Lost mountain hare could return to Langolm moorland
The iconic mountain hare could be returned to its former moorland home in the countryside surrounding Langholm.
The Langholm Initiative completed south Scotland’s biggest ever community buy-out when it purchased 5,200 acres of Langholm Moor, Tarras Valley and associated properties from Buccleuch Estates for £3.8m last October.
Legal paperwork was due for completion on January 31, with the group seeking to create Tarras Valley Nature Reserve, which they hope will become a haven for nature.
Now, gamekeepers in neighbouring upland areas hope to set up a meeting with the group to discuss the possibility of hares being reintroduced to the moor to kick-start a regional recovery.
Alex Hogg, chairman of The Scottish Gamekeepers Association, said: “Mountain hares were common when gamekeepers worked at Langholm.
"There is potential for a win-win, here, for returning lost species, for reserve visitors to enjoy and for getting hares back to favourable conservation status in Scotland.
“There is a willingness for gamekeepers to discuss this with the community group and we hope a virtual meeting can take place after they get their feet under the desk.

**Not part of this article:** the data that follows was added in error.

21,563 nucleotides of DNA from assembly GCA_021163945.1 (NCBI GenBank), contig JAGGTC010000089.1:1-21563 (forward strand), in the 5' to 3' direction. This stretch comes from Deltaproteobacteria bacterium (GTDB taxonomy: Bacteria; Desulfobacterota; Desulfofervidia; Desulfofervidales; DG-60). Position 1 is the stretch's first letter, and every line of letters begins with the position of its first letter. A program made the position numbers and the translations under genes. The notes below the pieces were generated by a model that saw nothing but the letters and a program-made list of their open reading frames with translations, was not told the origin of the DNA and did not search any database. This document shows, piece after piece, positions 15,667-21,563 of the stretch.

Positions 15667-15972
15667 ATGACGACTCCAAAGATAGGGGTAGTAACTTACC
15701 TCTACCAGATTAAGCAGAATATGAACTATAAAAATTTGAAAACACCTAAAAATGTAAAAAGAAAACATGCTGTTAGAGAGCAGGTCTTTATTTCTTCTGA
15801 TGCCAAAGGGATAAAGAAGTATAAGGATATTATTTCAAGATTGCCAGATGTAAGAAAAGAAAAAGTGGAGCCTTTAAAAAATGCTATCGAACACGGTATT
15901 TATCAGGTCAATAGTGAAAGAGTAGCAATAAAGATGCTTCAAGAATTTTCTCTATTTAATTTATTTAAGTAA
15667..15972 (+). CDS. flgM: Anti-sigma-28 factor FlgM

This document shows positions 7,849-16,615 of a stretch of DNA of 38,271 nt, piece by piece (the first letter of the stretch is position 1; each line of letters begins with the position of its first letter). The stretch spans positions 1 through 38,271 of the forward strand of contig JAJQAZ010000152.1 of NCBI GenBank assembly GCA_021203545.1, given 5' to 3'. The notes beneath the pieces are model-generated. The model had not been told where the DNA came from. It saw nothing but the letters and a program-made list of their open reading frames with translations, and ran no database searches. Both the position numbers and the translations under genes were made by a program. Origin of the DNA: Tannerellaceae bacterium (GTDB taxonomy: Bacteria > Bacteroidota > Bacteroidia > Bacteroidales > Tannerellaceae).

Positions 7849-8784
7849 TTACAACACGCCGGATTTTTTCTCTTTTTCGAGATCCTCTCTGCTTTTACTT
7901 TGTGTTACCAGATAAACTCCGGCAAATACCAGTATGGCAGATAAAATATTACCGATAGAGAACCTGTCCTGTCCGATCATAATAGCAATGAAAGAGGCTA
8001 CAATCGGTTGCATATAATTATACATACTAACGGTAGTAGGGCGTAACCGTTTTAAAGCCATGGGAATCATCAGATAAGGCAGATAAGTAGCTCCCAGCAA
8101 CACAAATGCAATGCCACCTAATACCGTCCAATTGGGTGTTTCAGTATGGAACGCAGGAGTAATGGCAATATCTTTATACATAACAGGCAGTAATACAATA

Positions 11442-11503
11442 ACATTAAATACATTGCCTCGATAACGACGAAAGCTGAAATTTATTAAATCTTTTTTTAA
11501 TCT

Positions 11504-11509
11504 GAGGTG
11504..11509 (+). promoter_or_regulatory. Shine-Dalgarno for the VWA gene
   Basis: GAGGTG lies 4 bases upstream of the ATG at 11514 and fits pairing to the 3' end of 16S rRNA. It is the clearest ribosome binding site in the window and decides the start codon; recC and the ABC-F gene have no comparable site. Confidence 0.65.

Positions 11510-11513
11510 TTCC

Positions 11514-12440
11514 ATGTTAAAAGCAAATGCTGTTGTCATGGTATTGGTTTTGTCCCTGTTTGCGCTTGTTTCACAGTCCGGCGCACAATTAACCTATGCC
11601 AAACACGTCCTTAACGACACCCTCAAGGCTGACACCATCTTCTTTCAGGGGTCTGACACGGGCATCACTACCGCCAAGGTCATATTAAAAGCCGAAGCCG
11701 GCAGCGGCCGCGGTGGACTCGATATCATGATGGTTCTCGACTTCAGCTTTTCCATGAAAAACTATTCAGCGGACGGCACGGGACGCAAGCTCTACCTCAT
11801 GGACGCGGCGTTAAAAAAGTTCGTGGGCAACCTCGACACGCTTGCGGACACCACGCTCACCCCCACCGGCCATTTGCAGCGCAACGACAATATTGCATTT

“If all the tests can be met, we could see mountain hares back at Langholm.
"That would be a special achievement.
"If they were to re-establish successfully, it could also have a longer term benefit as a food source for the golden eagles which have been reintroduced to the south of Scotland.”
The mountain or ‘blue’ hare is Scotland’s only native hare and was a common sight at Langholm when the moor was managed for red grouse shooting.
Hares would be ‘live trapped’ on grouse moors to be translocated to moorlands with appropriate habitat, in a bid to re-develop a breeding population.
While gamekeepers have been criticised for culling mountain hares, research shows grouse moors house populations up to 35 times higher than non-managed moorland due to predator management and legal burning of heather which renews their food supply.
When hares reach high densities on grouse moors, however, they become highly susceptible to disease caused by gut worms which can see them die off in large numbers.
“Now that the new laws to protect mountain hares are passed, there is no longer an ability to
control hare populations on our moors,” said Mark Ewart, Co-Ordinator of The Southern Uplands
“It makes sense to use surplus populations from grouse moors to try to re-establish the species
elsewhere, or to build up fragmented populations so they become more resilient.
“Research points to there being not enough recruitment, in areas away from grouse moors, to
sustain the species in the longer run. Rather than watch them die on our moors from disease,
which is pointless, it makes sense to use the surplus to help the species recover.”